Published on 7 May 2013 Video photographer: Eyal Bartov: [email protected] Music by: Israel Kasif: [email protected] The Red-footed Falcon (Falco vespertinus), formerly Western Red-footed Falcon, is a bird of prey. It belongs to the family Falconidae, the falcons. This bird is found in eastern Europe and Asia although its numbers are dwindling rapidly due to habitat loss and hunting. It is migratory, wintering in Africa. It is a regular wanderer to western Europe, and in August 2004 a Red-footed Falcon was found in North America for the first time on the island of Martha's Vineyard, Massachusetts. The Amur Falcon was formerly included herein as a subspecies but it is nowadays considered well distinct. Nonetheless, it is the present species' closest relative; their relationship to other falcons is more enigmatic. They appear morphologically somewhat intermediate between kestrels and hobbies and DNA sequence data has been unable to further resolve this question, mainly due to lack of comprehensive sampling. They might be closer to the Merlin than to most other living falcons, or more generally related to this species and American falcons such as the American Kestrel and the Aplomado Falcon. It is a medium-small, long-winged species. The adult male is all blue-grey, except for his red undertail and legs; its underwings are uniformly grey. The female has a grey back and wings, orange head and underparts, and a white face with black eye stripe and moustaches. Young birds are brown above and buff below with dark streaks, and a face pattern like the female. Red-footed Falcons are 28--34 cm (11--13½ in) in length with a wingspan of 65--75 cm (25½--29½ in). The average mass is 155 g (5.5 oz) This is a diurnal bird of open country with some trees, often near water. Its distinctive method of hunting is shared by the Common Kestrel. It regularly hovers, searching the ground below, then makes a short steep dive towards the target. The Red-footed Falcon's main prey is large insects, but it will also take small mammals and birds. This falcon is a colonial breeder, reusing the old nests of corvids, such as Rooks. It lays two to four eggs. Its maximum lifespan is 13.25 years in the wild and 18 years in captivity.From Wikipedia, the free encyclopedia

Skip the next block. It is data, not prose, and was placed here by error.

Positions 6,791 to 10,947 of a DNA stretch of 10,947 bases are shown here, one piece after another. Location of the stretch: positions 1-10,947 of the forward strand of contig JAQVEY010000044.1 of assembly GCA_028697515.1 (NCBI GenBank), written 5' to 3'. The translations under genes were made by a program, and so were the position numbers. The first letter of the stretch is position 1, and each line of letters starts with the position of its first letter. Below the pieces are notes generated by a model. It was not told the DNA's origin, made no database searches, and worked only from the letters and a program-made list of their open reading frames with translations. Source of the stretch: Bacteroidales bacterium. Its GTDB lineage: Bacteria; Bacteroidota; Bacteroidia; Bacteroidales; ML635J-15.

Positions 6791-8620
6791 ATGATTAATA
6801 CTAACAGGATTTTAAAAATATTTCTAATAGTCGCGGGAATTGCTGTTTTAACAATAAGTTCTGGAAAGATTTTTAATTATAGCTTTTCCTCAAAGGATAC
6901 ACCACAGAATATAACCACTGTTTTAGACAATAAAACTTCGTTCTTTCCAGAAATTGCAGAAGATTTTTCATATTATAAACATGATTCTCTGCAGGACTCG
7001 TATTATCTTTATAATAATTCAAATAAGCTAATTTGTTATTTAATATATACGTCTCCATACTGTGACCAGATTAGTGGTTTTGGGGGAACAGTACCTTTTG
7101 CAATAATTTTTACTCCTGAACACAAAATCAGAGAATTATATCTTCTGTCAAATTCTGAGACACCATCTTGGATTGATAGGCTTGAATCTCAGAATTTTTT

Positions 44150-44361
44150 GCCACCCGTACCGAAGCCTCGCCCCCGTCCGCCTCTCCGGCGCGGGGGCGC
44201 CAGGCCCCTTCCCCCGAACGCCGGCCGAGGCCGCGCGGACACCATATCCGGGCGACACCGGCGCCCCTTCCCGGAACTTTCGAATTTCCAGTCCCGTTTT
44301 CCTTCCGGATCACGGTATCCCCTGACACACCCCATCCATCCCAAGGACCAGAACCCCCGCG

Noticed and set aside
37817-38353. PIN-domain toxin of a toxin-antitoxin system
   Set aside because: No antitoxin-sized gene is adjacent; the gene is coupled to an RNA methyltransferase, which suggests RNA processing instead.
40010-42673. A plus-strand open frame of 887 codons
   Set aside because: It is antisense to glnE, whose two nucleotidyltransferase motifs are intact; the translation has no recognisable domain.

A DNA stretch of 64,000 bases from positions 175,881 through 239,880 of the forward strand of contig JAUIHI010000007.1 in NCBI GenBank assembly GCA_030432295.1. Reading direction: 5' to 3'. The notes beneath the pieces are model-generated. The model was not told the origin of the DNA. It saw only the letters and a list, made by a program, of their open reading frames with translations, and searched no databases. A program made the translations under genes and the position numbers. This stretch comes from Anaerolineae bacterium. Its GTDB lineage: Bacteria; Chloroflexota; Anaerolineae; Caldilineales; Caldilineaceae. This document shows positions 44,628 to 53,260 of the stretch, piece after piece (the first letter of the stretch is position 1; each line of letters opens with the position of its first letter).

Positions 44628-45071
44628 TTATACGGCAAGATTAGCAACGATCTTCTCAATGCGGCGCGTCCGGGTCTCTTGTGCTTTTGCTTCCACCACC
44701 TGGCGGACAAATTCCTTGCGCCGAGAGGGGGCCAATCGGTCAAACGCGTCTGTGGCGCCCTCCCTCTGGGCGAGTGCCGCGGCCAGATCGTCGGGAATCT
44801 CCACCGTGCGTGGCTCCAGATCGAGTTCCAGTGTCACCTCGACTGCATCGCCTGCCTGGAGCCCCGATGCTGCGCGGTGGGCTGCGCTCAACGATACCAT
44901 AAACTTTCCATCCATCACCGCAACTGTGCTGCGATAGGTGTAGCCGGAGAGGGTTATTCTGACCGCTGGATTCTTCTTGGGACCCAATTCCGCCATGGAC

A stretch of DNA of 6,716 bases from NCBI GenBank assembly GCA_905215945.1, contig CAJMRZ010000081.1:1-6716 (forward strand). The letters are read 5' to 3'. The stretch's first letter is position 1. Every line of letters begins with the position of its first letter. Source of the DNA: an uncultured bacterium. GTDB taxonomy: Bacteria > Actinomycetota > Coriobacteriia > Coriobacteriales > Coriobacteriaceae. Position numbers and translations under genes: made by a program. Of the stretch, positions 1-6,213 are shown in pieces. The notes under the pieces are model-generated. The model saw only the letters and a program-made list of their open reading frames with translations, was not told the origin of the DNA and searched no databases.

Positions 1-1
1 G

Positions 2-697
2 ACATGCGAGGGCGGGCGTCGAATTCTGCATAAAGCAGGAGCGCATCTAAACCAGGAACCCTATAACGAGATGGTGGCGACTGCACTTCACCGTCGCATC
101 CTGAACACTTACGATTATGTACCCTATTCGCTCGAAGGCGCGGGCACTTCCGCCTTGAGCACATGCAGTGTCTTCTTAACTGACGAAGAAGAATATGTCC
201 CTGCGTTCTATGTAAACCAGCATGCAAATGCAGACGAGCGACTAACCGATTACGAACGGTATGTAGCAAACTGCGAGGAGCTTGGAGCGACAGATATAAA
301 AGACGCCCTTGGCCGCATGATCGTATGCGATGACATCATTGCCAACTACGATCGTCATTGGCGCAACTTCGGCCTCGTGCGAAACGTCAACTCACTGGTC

5. Ferruginous duck - Europese witoogeend - Aythya nyroca